Working with the “Other Mill”

AKA the “Bantam Tools Desktop PCB Milling Machine.” It just rolls off the tongue, right?

I wasn’t quite sure what to cut out with the Other Mill, but I did want to use at least two different materials. I settled on making a coin or coaster type thing out of acrylic with inlaid aluminum which is really just what I found lying around the shop.


The main feature of the disk is the Chinese character for my last name, with a few changes to accommodate for the bit radius. Shown below is the final design with the dark areas representing the areas I want to be finished in aluminum.

The Chinese character (hanja) for my last name.


The file was pretty easy to output from Illustrator. Using the Bantam Tools software was also fairly easy when doing simple jobs like this. I can imagine this being tedious for larger jobs or multiple pieces, but for a one-off, it was just fine.

Lets get started!

Watching the router go was pretty satisfying. It is precise and reliable.

Milling acrylic can get messy

This job took about 30 to 40 minutes, but it came out perfect. The precision of the machine was on full display as it managed to cut through the plastic but leave the tape in tact. I couldn’t believe it.

The bit managed to glide right over the doubles-tick tape while cutting the acrylic all the way through!

I could have stopped here, but I still wanted to try it with the aluminum.

The fully milled acrylic piece

Milling Aluminum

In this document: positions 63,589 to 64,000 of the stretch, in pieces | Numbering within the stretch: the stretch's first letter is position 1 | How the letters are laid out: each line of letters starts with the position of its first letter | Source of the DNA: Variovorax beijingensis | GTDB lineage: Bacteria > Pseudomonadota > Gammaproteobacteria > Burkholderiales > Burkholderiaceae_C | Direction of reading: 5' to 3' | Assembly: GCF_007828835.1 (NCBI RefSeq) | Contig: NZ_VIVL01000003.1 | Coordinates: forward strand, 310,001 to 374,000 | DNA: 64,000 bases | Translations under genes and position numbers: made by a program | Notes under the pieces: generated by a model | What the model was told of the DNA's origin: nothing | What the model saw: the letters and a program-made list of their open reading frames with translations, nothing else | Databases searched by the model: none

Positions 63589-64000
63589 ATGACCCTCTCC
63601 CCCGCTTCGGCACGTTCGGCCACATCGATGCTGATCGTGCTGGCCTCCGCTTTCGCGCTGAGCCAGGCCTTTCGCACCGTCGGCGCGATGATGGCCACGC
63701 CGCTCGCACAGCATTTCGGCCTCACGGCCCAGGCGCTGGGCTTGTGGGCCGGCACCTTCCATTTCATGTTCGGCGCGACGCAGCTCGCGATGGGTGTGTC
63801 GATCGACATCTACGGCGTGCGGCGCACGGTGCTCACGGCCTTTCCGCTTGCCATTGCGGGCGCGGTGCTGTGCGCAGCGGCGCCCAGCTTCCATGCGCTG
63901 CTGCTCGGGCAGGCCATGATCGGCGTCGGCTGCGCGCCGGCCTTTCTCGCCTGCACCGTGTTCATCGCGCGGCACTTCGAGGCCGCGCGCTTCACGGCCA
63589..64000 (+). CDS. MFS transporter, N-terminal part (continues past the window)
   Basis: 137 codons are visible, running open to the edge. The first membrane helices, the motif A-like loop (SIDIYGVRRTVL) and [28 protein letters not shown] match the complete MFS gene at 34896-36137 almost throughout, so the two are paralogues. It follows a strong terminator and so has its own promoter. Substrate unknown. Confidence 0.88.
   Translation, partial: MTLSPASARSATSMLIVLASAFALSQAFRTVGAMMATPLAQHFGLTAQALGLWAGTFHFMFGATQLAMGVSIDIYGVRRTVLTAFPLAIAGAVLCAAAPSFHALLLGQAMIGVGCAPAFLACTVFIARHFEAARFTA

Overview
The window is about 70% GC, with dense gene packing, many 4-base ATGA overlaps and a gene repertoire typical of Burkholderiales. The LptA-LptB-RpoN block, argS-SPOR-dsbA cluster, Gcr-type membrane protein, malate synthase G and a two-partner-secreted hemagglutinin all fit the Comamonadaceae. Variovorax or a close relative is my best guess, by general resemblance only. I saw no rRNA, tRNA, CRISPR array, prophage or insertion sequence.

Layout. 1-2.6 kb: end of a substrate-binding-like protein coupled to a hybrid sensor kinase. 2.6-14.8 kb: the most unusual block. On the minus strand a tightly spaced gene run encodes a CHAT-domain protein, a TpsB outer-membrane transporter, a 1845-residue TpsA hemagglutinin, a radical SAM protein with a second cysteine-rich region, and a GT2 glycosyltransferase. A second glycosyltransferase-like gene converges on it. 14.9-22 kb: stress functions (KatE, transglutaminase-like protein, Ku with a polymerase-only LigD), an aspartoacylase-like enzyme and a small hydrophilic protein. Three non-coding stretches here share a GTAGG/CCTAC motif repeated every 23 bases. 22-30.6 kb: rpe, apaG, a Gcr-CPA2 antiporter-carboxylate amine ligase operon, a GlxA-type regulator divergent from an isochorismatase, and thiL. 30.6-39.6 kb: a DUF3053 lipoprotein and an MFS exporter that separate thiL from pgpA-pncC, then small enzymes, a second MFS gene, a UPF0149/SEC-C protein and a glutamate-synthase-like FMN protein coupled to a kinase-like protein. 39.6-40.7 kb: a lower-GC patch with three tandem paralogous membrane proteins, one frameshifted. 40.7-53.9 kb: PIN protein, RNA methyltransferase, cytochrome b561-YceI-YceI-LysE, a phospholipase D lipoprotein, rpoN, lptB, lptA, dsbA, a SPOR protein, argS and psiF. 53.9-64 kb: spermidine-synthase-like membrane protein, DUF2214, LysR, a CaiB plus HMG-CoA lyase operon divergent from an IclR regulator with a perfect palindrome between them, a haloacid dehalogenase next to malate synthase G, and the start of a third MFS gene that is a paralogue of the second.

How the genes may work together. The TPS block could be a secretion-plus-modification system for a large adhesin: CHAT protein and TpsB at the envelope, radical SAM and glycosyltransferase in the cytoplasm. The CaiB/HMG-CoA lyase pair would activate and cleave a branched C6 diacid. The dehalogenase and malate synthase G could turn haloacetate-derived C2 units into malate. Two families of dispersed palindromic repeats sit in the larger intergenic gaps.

Right out the gate, I ran into a problem: I failed to tape it down properly. This resulted in ruining my piece with an unsightly gouge.


Furthermore, the piece wasn’t big enough to cut another character without colliding with the ruined area. So I decided to shave 0.01 inches off the top to hide the scratch.

The piece came loose and resulted in this mess.

This job took much longer. It said it would take an hour and thirty minutes, but it ended up taking just an hour. Regardless, I didn’t really have enough time to do the outer ring and my last name, so I called it quits at this point.

Completed cut in aluminum

This time, the routing bit left a thin layer of aluminum connecting the piece to the rest of the material. It was almost as thin as aluminum foil. I peeled the piece out and tried to see if it would fit in the larger piece of acrylic.

The aluminum piece fits perfectly!

It fit perfectly! However, when i tried to take it out, I realized that it was stuck in there permanently. If I had known that it would fit so well, I probably would have made sure the aluminum piece was cleaner. I also realized that after I shaved that top layer off the aluminum, it was no longer flush with the acrylic, which was more what I was going for.


In order to get the pieces flush, I decided to just use the power sanders in the shop. Upon reflection, I think a better option would have been to just put the whole piece back into the Other Mill and have it shave off the top layer of the acrylic. This worked too but required me to be more hands-on.

The palm sander frosts acrylic very evenly.

I tried reducing the acrylic thickness using the palm sander, but I realized ultimately that I would have to use the belt sender to take off that much material.

I mounted the piece to a block of wood so I could hold it against the belt sander to get the two materials flush.

In the end, I whittled it down to a flush finish, but the acrylic ended up uneven in some areas—less than ideal. I then ran it under the palm sander one more time to clear out any visible scratches.

The finished piece with inlaid aluminum. No glue was needed.

The Other Mill is pretty amazing when it comes to accuracy. The time it takes to cut is considerable, though. For cutting metals, it seems like the only choice. For acrylic, its etching capabilities are great, but for quick cuts, I think I’ll still use the laser.

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